Leadership Lessons

In all circumstances, leaders should always be aware of uncertainties especially in the current times which have largely been marred and dominated by significant instances of improbabilities. In the current times, disasters can strike at any time and often without warning (Clinton, 2017). In the event of such incidents, numerous public institutions suffer significantly due to the ensuing aftermaths. Some of the probable crisis may emanate from power outages, domestic terrorism, white collar crimes, and cyber attacks among others. While most leaders have various crisis plans at their disposal to tackle probable crises, it is evident that most of them have not yet been tested. In some cases, the existing plans are inadequate.

In other contexts, crises embody both opportunities and threats for different leaders. While some leadership approaches can be used to manage crisis situations effectively, other approaches may mar the situation even further. An effective crisis leadership approach will play significant roles in attempting to determine the challenges faced by leaders in various phases of the crisis lifecycle. This should last from the moment the leaders learn about the crisis to the critical decision-making phase and the tumultuous period of the crisis (Barling, 2014). The essay attempts to review the week 3 assignment which played a role or two in locating a major incident concerning multi-agency emergency management (the 9/11 attack to be precise).

Summary: event and response by police and fire agencies

The event here refers to the September 11th, 2001 terrorism on the World Trade Center which resulted in death and significant human casualties. The attack saw the destruction of properties worth billions of dollars including the World Trade Center tower itself. The terrorist attack presented some ambush which caught a significant segment of the New Yorkers by surprise so that it unleashed widespread confusion and fear among the residents. The incident saw a significant deployment of the police and the fire agencies as a strategy for reconciling the situation. While the police were charged with maintaining law and order, the firefighting department played various roles in restoring normalcy to the situation. The police helped to restore law and order by closing access locations where necessary. This helped in the securing of the scene to streamline the rescue missions. While the police were involved in the restoration of law and order, they also played a significant part in the evacuation of casualties and people who were stranded in and around the premises. The firefighters helped in putting off the raging fire from the World Trade Center tower. The firefighters were also charged with the responsibility of evacuating people from the building.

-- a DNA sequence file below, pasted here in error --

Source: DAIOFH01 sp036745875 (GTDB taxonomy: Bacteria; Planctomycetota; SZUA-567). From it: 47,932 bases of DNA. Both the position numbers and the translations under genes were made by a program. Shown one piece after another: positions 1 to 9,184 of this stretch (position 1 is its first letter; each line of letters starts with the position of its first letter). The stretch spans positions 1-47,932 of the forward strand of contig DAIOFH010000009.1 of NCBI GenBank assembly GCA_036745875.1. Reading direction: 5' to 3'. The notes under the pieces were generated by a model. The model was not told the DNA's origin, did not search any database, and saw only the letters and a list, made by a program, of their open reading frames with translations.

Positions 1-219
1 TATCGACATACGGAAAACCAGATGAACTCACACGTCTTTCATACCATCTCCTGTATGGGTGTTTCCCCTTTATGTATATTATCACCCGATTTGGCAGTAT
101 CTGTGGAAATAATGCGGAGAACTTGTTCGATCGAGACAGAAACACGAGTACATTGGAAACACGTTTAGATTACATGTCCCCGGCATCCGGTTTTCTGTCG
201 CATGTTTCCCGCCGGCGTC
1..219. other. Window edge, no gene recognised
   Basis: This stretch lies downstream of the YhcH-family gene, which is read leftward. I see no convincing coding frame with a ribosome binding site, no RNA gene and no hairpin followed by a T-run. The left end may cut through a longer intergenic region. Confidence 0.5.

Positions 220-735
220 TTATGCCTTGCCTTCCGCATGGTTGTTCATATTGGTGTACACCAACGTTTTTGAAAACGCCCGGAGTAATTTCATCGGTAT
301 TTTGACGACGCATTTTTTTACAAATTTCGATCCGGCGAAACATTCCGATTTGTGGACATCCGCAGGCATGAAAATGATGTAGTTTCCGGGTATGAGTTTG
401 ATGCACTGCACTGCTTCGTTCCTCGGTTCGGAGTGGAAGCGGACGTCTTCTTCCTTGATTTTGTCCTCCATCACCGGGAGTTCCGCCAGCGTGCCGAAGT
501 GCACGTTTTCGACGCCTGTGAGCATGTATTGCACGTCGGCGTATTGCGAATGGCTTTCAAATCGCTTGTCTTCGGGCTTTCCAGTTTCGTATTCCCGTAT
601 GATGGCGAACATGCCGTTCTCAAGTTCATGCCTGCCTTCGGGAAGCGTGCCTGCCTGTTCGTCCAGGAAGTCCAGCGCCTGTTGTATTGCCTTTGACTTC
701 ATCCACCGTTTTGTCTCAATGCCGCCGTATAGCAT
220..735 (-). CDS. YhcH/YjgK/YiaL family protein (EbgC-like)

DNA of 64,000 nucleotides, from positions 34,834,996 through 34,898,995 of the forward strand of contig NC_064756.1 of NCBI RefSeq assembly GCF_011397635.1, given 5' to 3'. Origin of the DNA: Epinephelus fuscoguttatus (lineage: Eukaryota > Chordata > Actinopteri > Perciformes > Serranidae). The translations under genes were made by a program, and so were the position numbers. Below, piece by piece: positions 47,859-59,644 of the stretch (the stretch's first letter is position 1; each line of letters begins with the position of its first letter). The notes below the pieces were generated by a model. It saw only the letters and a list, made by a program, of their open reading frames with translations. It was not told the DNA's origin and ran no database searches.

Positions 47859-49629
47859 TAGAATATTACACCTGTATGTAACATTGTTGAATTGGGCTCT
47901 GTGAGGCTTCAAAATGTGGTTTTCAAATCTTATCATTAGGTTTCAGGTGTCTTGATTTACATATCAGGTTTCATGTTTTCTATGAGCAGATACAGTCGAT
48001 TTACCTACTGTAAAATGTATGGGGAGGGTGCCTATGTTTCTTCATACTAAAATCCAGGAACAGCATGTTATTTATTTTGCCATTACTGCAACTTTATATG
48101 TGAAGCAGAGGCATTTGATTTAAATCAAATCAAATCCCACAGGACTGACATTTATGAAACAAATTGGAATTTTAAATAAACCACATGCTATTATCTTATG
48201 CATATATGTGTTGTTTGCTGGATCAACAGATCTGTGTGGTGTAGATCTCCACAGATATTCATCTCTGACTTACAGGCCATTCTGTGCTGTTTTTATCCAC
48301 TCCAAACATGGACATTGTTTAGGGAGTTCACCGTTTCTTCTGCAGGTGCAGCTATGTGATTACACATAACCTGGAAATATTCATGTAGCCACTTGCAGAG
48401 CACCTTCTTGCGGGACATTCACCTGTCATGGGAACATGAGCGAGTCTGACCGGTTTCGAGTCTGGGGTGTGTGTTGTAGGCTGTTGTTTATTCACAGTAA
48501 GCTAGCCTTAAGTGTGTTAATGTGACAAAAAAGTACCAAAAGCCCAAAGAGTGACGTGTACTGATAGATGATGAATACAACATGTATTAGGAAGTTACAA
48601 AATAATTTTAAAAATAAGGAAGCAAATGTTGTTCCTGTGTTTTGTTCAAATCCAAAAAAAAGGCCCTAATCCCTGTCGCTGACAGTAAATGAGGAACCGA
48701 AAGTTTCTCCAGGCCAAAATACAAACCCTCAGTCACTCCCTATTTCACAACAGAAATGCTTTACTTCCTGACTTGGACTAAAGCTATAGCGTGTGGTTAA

Structured command

In relation to the incident, the conventional command structure which is nationally acclaimed and accepted was integrated into the policy, the emergency services, as well as other partner services, was also an element in the structured command. In this case, the command structure was based on the gold, silver, bronze (GSB) command arrangement. Consideration was directed towards establishing a supporting chain of command for the emergency response unit as well as the police response which was underpinned by lucidly defined command protocols and included all of the elements of the GSB command. The command structure also comprised of the basic command unit police officers and staff, partner urgency as well as the central government machinery. Here, the command structure was articulated concisely to address the situation amicably. Briefing notes were utilized where appropriate. This also included flowcharts for depicting the structure of the incidents to increase the ease with which the situation could be handled.

How leaders approach and deal with the media

In the event of a crisis, leaders are likely to address multiple press conferences as a way of providing information as well as the way forward concerning the incident. Leaders may deal with media before and after crisis through the provision of information to minimize the chances of speculation and erroneous information to the public. Also, leaders may deal with the media in times of crisis through the demonstration of passion and compassion for the affected people. Quick response is also another way through which leaders deal with the media in times of crisis. This is usually done as a way of controlling the public insight regarding the manner in which the crisis is being handled.

Emergency Management Leadership Theories